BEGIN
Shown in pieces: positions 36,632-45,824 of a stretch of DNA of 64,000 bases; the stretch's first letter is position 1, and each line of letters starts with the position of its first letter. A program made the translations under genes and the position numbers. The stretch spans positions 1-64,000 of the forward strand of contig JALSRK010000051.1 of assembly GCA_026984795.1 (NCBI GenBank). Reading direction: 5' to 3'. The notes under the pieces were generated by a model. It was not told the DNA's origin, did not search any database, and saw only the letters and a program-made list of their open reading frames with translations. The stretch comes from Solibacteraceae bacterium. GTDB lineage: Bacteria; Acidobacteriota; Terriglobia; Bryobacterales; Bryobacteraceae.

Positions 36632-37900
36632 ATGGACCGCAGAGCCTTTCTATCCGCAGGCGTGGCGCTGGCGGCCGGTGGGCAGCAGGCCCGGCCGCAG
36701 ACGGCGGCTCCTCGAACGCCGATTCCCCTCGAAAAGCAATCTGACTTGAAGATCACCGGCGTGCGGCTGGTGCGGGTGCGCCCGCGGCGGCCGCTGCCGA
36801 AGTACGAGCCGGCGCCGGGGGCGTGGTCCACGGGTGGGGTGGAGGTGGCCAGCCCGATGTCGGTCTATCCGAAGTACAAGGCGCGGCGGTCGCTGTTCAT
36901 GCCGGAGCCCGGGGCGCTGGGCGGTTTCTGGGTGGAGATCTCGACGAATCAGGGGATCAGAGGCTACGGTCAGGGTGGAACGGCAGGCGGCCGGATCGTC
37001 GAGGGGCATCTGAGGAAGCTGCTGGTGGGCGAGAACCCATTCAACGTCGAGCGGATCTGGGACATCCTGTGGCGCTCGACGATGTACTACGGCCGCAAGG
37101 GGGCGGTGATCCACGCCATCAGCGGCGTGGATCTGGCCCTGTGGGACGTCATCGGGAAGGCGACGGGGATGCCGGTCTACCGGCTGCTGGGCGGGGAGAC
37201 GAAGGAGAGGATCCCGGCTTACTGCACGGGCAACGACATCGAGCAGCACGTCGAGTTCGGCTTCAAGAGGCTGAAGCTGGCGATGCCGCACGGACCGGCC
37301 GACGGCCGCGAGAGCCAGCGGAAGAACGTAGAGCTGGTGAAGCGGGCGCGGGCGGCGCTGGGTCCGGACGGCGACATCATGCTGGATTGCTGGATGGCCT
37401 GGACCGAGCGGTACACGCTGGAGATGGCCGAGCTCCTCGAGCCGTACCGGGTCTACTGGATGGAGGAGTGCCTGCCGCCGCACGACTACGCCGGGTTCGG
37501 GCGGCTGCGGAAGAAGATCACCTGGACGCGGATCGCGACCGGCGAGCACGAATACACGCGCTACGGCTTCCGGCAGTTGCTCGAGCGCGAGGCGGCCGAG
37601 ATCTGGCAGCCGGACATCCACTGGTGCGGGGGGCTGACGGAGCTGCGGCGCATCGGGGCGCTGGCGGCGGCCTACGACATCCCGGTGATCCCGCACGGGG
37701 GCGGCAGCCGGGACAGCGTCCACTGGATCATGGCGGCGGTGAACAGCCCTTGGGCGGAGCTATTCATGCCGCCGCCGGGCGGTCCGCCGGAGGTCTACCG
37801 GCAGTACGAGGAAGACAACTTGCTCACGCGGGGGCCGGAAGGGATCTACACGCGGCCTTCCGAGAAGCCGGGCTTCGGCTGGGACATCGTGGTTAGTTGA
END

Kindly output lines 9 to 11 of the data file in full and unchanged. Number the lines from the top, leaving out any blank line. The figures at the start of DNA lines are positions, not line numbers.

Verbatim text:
37201 GAAGGAGAGGATCCCGGCTTACTGCACGGGCAACGACATCGAGCAGCACGTCGAGTTCGGCTTCAAGAGGCTGAAGCTGGCGATGCCGCACGGACCGGCC
37301 GACGGCCGCGAGAGCCAGCGGAAGAACGTAGAGCTGGTGAAGCGGGCGCGGGCGGCGCTGGGTCCGGACGGCGACATCATGCTGGATTGCTGGATGGCCT
37401 GGACCGAGCGGTACACGCTGGAGATGGCCGAGCTCCTCGAGCCGTACCGGGTCTACTGGATGGAGGAGTGCCTGCCGCCGCACGACTACGCCGGGTTCGG